Wednesday, May 3, 2017

Memorable Supporting Actor Performances We Love

When we think of our favorite movies, we usually remember the main characters and the actors who play them. It makes sense because they are the ones that get the most screen time and the stories revolve around them. 

But every once in a while there is a performance by one of the supporting characters that is so special that he or she steals the show. Sometimes even a minor character can be memorable. Here are few performances from those who were not the main characters, but became favorites nevertheless!


Emily Watson in Miss Potter, playing Millie Warne. In fairness, this is probably considered a starring role, but she wasn't one of the headline characters. In a departure from the serious roles Emily often plays, in Miss Potter, she's a quirky sister/best friend. She is so completely charming and likable that sometimes I watch the movie when I see it on the cable channels just to see her performance. 

Emily Blunt in The Devil Wears Prada, playing Emily. This is a supporting role, but for me she stole the movie, which is a considerable achievement since Meryl Streep is one of the main characters. And Emily is playing a character who isn't particularly likable. She's snobbish and rude. But she does a great job of making the character three-dimensional, so that by the end of the film, you like her as much as you don't like her. 

Burghart Klaussner in Bridge of Spies, playing Harald Ott. This is a very small role and I'm not even familiar with the actor. But his performance as a Russian bureaucrat is so nuanced that I remember it even though it's only a small part of the film. It's a scene where he's supposed to answer a phone but he picks up the wrong one. His reaction is so realistically awkward that I will never forget it. In a film filled with great performances from a lot of amazing actors, I was surprised to find myself drawn to a small role played by someone I had never seen before!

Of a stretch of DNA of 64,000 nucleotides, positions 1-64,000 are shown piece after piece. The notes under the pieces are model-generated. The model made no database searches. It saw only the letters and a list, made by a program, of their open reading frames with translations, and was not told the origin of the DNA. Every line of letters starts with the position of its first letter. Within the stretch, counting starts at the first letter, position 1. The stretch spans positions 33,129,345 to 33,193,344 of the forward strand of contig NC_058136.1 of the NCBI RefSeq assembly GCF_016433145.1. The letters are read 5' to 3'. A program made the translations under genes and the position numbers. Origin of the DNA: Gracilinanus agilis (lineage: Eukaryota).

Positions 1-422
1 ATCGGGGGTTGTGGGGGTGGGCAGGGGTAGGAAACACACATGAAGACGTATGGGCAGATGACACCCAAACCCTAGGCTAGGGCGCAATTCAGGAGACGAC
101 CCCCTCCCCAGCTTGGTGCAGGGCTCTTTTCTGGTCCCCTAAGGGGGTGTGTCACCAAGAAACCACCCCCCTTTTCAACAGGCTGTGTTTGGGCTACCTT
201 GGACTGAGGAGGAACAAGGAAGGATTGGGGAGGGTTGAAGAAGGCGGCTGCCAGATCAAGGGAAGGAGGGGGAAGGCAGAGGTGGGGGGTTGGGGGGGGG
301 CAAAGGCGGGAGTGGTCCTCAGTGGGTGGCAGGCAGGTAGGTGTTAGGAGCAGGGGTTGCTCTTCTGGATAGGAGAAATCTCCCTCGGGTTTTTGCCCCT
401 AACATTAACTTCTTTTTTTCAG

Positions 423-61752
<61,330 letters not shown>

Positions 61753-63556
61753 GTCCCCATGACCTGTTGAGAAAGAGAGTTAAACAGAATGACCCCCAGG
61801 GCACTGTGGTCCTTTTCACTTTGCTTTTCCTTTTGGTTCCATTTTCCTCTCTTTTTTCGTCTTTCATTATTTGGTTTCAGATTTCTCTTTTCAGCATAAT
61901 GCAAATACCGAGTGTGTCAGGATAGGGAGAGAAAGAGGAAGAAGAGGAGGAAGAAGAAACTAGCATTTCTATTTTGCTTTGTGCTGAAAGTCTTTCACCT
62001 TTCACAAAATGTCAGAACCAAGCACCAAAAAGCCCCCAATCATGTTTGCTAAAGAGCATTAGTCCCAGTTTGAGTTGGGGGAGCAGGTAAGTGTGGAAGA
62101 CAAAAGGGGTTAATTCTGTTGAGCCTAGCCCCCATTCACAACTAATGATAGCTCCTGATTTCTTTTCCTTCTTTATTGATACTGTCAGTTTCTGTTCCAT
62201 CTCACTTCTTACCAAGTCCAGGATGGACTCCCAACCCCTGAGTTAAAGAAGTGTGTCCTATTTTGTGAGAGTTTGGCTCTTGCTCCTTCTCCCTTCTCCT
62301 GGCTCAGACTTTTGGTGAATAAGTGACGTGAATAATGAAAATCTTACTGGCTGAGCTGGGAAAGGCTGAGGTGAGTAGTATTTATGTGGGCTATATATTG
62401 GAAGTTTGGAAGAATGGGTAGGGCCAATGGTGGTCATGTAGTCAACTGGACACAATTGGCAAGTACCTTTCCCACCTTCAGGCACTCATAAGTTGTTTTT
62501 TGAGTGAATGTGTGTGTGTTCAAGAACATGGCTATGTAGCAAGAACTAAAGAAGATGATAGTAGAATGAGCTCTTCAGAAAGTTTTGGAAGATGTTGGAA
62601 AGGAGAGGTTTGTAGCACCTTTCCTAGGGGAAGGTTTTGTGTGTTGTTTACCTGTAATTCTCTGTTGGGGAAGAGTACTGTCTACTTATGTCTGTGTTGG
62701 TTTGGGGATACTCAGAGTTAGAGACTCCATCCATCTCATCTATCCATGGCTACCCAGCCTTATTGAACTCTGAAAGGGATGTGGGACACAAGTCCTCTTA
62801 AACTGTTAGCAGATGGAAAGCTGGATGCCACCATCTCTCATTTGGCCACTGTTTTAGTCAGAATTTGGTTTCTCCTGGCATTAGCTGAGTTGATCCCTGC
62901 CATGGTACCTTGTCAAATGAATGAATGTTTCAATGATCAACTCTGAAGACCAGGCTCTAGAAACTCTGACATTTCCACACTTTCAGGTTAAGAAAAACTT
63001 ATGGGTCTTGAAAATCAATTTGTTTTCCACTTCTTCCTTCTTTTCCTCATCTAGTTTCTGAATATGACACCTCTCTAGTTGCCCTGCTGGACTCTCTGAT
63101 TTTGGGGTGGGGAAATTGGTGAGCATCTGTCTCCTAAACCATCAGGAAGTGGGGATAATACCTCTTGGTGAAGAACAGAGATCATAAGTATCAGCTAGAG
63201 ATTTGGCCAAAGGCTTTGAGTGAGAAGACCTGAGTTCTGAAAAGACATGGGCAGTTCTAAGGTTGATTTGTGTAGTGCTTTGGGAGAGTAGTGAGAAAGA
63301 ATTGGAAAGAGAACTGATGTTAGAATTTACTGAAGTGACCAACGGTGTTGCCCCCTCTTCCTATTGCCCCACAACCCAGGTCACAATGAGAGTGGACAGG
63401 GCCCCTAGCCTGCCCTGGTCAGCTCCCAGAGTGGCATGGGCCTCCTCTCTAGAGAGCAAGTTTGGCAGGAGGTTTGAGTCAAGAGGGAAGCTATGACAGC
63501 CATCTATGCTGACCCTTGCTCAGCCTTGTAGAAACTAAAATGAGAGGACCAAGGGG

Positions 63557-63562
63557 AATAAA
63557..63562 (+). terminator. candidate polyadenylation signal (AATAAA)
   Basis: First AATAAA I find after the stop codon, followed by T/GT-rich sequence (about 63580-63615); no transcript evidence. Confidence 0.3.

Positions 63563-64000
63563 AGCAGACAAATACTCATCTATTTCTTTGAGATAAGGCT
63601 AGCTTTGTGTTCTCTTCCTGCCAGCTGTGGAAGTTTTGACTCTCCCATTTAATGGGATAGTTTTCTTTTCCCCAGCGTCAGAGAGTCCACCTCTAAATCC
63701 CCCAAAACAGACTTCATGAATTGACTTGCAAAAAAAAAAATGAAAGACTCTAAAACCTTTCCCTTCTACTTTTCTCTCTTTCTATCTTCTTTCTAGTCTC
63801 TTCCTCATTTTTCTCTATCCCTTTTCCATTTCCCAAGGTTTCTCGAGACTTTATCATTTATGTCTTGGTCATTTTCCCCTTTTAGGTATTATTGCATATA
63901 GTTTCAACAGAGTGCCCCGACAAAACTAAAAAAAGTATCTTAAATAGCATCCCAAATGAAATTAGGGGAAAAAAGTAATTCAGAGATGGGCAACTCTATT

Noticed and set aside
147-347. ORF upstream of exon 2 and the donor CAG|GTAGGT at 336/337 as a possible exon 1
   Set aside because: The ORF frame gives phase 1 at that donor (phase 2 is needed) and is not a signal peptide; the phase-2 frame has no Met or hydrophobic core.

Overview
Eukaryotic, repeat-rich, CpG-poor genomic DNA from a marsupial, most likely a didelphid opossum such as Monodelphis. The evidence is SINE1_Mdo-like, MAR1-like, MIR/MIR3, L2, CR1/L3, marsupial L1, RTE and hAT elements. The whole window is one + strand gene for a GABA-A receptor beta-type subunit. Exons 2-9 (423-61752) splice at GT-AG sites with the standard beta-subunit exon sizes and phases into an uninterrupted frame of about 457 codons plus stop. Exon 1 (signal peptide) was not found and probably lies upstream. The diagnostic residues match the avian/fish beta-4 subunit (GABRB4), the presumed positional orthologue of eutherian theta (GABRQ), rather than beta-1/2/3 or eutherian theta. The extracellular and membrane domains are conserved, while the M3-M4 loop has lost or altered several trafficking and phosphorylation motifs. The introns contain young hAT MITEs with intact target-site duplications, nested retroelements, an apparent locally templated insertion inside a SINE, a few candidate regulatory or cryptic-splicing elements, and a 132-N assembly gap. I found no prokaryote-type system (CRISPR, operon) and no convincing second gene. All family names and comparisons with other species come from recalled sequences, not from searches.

John C. Reilly in Chicago. He's the last actor I'd think of to cast in a singing role—let alone playing the sympathetic "cellophane man." He's usually cast as someone who's run afoul of the law in some way. I've always loved his acting. 

Helen Mirren in Gosford Park. In my view, any movie is elevated by having Helen Mirren in it. That said, here she plays the head housekeeper in Gosford Park—the "upstairs/downstairs" predecessor to Downton Abbey. Mirren's acting is sharp and precise, and I never fail to cry along with her in a climactic scene toward the end of the movie.

Hugh Grant in Sense and Sensibility. To me, Hugh Grant played Edward Ferrars (Elinor's love interest) as Jane Austen envisioned him. Quite a feat—partly because the starched-shirt Edward isn't anything like the Hugh Grant we've grown accustomed to in the movies. 

Sally Hawkins in Blue Jasmine—playing Cate Blanchett's sister. 
Sally Hawkins is one of my favorite actresses, from her excellent portrayal of Anne Elliot in Jane Austen's Persuasion, to being nominated for Best Actress as the star of Happy-Go-Lucky, to this movie where she plays an American working-class woman in San Francisco, trying to make a go of it.

I see that three of my four choices are British. I do love British actors and actresses (including Emily Watson, mentioned above by Mara). I must see Miss Potter!

Hugh Grant as Edward Ferrars in "Sense and Sensibility"

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